represents the official ruling of that time: that Gentile converts are not
          exactly to be forbidden, but as of that time, they are not the point of the
          mission).

          What we are seeing in these textual details, not only in Luke (who
          constructs a whole separate structure for the Gentile Mission) but in Mark
          (who layers a second series of stories onto an earlier series of stories in
          order to symbolize the Gentile Mission), is that (1) the Mission to Jews
          came first, and was for a time the whole content of Jesus movement
          proselytizing, and that (2) the Mission to Gentiles came later. This is how
          we can distinguish the directionality of these two events.

          RON: And here in these Markan portrayals I see clear evidence of the first
          synoptic writer pushing the Jesus movement along this trajectory.

          BRUCE: I don't think Mark is pushing anything; I think he is keeping his
          story up to date with what is going on in the Christian movement with which
          he was in touch. He can create an answer, but I doubt his power to create
          the question. Overall, I see the following stages in the propagation of
          Christianity, with their reflection in Mk:

          (1) Jews only; Mk's preaching stories generally (some of them in synagogues)
          (2) Gentile converts inadvertently made, but not welcomed into the movement
          (the Syrophoenician Woman: the Gerasene Demoniac, who wants to join, but is
          told to missionarize in his own area, on his own).
          (3) Preaching to Gentiles by others (eg, Paul, as Loisy thought) tolerated
          as at least not hurtful to the main Jesus movement: the Other Exorcist
          story, summarized in "he who is not against us is with us."
          (4) The acknowledged and intentional Gentile mission: symbolized by the
          Feeding of Four Thousand.

          That is quite a lot of positions, some of them mutually contrary, for one
          text to take. So we next ask: Is Mark simply a rubble heap of material of
          various dates, thrown together promiscuously, or is Mark an accretional
          text, in which the later positions are laid down on top of the earlier ones?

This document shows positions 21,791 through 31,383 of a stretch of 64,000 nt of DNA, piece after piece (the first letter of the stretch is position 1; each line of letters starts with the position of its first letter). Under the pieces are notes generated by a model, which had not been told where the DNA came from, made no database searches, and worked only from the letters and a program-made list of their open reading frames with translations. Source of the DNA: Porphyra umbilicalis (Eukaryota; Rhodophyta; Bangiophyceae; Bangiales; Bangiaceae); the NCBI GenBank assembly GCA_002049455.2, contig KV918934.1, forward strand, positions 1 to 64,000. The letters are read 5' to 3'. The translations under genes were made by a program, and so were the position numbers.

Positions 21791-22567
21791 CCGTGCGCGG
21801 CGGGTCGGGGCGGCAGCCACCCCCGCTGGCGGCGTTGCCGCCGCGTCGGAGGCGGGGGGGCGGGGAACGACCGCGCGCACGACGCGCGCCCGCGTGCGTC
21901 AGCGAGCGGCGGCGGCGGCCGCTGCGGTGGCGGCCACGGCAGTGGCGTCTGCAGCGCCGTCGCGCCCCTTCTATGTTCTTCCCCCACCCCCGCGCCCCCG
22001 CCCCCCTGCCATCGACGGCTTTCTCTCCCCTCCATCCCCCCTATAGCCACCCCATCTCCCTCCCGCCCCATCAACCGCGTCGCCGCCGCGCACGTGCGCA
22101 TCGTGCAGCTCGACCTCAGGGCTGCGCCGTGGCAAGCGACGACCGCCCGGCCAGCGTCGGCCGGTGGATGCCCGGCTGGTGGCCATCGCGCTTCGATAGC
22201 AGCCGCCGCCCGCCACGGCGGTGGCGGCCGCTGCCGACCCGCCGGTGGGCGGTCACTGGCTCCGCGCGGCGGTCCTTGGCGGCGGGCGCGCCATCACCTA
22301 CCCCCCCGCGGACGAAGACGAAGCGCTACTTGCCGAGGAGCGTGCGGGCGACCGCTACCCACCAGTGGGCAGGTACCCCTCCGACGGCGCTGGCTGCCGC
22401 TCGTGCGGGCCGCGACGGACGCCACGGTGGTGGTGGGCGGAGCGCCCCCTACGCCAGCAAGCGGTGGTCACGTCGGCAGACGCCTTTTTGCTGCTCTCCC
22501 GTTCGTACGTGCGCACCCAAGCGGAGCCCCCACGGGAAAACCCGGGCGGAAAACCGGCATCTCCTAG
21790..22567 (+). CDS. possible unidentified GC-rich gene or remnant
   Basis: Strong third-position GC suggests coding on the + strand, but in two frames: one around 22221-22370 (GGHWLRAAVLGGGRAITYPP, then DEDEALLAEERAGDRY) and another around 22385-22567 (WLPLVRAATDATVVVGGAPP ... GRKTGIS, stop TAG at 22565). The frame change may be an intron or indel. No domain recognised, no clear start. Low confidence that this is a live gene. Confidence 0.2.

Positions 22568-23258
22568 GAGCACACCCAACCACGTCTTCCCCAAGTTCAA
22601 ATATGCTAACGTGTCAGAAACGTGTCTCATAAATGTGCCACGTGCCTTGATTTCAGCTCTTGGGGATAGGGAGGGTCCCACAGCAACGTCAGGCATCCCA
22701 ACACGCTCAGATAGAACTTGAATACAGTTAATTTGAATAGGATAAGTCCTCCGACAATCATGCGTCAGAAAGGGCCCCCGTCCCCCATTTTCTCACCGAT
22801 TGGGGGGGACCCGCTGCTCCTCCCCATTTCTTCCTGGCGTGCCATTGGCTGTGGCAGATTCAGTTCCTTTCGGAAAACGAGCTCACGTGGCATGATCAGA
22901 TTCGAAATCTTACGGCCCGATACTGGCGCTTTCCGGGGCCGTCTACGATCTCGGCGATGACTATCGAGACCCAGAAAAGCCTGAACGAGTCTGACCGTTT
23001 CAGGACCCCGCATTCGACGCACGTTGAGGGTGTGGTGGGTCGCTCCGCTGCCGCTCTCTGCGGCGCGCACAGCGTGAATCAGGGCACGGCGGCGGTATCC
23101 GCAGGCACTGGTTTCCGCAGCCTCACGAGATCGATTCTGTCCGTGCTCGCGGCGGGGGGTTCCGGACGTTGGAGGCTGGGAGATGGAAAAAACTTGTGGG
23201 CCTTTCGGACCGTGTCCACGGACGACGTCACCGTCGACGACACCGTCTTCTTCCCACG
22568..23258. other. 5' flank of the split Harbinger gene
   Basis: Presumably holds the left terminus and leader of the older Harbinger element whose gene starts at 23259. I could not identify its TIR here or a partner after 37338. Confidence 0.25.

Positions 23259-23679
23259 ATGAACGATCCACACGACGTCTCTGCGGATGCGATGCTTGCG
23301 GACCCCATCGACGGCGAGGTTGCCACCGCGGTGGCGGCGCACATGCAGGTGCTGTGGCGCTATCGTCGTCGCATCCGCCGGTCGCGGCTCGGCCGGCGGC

This is a question which philology can answer, and the answer is: The late
          ones are laid down on top of, and sometimes interpolated within, the early
          ones. Then Mark is a single, but accretional, text, and it covers a time
          span at least up to and including the execution of Jacob Zebedee, in the
          reign of Agrippa I. I think this is a useful result, not least in that it
          gives a window on that moving object, the early evolution of the Jesus
          movement as it expanded from a purely Jewish one to a wider
          Gentile-inclusive one. (It was left for Acts II to record a still later
          phase: the separation of the Gentile segment as the whole of the movement).

          I find this both philologically and historically convincing. Then we had:

          ----------

          BRUCE (earlier; referring to the still Jewish-only phase of the movement as
          reflected in Mark): The sense one gets from Mark is that Jesus was trying to
          widen the horizon of the potentially saved (that is, within Judaism), not
          narrow it.

          RON: Having reconstructed the collection of early aphorisms behind the
          synoptic gospels, it's clear to me that the Jesus movement initially thought
          the potentially saved to be "few" (Mt 7:14 and Mt 22:14). Mark's Jesus did
          indeed try to widen the horizon, but Mark was an evangelist not a historian,
          and this widening was entirely Mark's doing.

          BRUCE: Reconstructing a life of Jesus from a group of aphorisms, admittedly
          selected simply because they qualify *as* aphorisms, strikes me as a
          perilous procedure. And on a recurrent point: I don't think Mark was in a